Despite being only five games into the 2012-13 season, Kansas' basketball team has clearly shown what it need from its youngsters to compete.
Andrew White III and Rio Adams have played sparingly, but efficient shooting combined with good decision-making will strongly determine their playing time for the remainder of the year. Perry Ellis, Jamari Traylor and Ben McLemore have given Kansas fans much of what they expected: athleticism, energy and indecisiveness.
The other freshman players (Landen Lucas, Zach Peters, Tyler Self and Evan Manning) have either been regulated to mop-up duty or have not received any minutes. Peters and Lucas appear to be candidates for redshirts.
As Kansas continues nonconference play, we will take a look at each impact freshman's strengths and weakness thus far.
Strength: Understands his role
Rio understands that if he fails to play within the confines of Self's system, he will not receive any more minutes than his current 4.8 per game average. The Jayhawks do not need a flashy double-digit scorer in Adams, but they do need a reliable guard that can play either the 1 or 2 and who can occasionally penetrate the lane to free up room for shooters.
Weakness: Unsure of himself in the lane
While Rio Adams does understand his role, he has been hesitant with the basketball at the top of the key when nothing is developing down low. He has enough talent to split defenders and create runners in the lane or dish it out to their three-point shooters, but he appears unsure of himself when doing so.
Strength: Perimeter shooting
Like Adams, Andrew White III has received few impact minutes but has produced efficiently along the perimeter when given the opportunity. He was expected to bring reliable outside shooting immediately and has done just that with two important three-point buckets thus far in this young season.
Weakness: Defending small forwards
At 6'6", White gives Self the option of resting Travis Releford or Ben McLemore without losing size in his smaller lineups. Foul trouble will certainly affect Jeff Withey, Kevin Young and Jamari Traylor during conference play; therefore, up to a dozen minutes per game might be available for White if he can prove his value more as a defender against the larger 2-guards and small forwards.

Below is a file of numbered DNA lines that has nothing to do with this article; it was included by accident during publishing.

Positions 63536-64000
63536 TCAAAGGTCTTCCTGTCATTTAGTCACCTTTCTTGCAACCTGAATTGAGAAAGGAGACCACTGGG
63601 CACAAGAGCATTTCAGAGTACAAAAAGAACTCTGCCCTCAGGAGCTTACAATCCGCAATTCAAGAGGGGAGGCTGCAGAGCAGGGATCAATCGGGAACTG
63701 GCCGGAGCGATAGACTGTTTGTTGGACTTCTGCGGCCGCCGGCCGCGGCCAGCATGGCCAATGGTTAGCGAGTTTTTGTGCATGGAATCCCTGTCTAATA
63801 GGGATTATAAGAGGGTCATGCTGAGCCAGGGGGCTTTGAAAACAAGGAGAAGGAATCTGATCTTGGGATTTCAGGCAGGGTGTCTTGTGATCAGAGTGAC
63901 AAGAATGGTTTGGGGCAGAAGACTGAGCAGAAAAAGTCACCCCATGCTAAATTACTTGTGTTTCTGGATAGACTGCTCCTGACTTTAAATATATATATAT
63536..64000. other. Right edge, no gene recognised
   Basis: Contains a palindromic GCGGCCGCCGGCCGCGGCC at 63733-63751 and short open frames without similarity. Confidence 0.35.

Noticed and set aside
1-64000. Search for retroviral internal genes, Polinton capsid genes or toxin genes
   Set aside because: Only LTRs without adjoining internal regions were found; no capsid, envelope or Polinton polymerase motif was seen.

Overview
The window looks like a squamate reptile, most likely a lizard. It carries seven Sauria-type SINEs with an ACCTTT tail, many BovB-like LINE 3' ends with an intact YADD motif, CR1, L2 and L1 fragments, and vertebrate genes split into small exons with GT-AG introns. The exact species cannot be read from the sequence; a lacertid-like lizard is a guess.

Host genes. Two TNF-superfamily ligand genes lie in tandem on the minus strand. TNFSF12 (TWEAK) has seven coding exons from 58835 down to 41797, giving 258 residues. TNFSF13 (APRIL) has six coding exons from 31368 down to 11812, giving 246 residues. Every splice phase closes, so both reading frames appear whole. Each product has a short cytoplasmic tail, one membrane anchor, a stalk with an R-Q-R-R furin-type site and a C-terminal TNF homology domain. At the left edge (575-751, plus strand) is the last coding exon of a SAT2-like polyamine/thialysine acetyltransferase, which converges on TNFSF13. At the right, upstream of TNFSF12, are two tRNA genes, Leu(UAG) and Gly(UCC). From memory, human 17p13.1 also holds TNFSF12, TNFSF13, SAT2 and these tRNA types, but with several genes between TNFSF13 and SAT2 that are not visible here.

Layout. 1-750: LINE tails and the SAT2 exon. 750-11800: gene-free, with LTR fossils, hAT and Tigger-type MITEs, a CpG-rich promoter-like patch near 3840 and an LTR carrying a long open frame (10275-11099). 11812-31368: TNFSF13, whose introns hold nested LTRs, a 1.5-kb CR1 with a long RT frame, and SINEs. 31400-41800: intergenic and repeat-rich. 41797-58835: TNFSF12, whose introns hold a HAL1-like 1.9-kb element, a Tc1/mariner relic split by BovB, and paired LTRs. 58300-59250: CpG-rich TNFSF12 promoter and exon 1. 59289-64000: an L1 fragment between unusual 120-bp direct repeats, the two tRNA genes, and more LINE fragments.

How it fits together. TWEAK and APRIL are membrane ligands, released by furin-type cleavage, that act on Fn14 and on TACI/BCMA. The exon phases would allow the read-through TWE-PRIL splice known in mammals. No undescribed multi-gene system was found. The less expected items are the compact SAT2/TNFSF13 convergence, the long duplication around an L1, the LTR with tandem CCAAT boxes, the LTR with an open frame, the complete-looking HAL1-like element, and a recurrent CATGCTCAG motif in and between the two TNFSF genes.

Strength: Property acquisition
Redshirt freshman Jamari Traylor might lose a couple of inches to opposing power forwards, but his big 220-pound frame and relentless effort has already turned heads across the country. If he can continue to block shots on Jeff Withey's backside and run the floor like he did with the thunderous put-back dunk against Michigan State, he will have no problem acquiring space on the court.
Weakness: Not big enough on the offensive end
Traylor has and will continue to receive good looks along the baseline as Withey, one of the most imposing offensive centers in college basketball, regularly attracts double teams. However, Traylor's offensive game remains raw and other than a few offensive boards, he has not contributed enough to pull attention away from Ben McLemore and Elijah Johnson on lane penetrations.
Strength: Free-throw shooting
With tremendous quickness for a 6'8" forward, Perry Ellis has easily exposed lazy defenders along the baseline. When successfully exploiting those power forwards, the freshman finds himself at the free-throw line, where he has converted 13 of 15 chances.
Weakness: Does not go the hole hard
It is unreasonable to expect any freshman to quickly attack the bucket hard, but when he does use his size and deceptive strength to gain good position, Ellis is rewarded with easy lay-ins or opportunities at the line. His hesitant aggressiveness is very similar to that of Markieff and Marcus Morris during their freshmen season of 2008-09, leaving room for optimism.
Strength: Body Control
Ben McLemore has the best body control of any shooting guard in the country, plain and simple.
Weakness: Defensive switches
With drastic differences between point guards Naadir Tharpe, Elijah Johnson and Rio Adams, McLemore regularly finds himself with a variety of defensive assignments. While he is not a poor defender by any measure, he has fallen victim to slip screens and backdoor cuts. Improvement will likely come with experience, but as an ultra-talented offensive player, McLemore cannot land in early foul trouble as a result of poor defensive switches.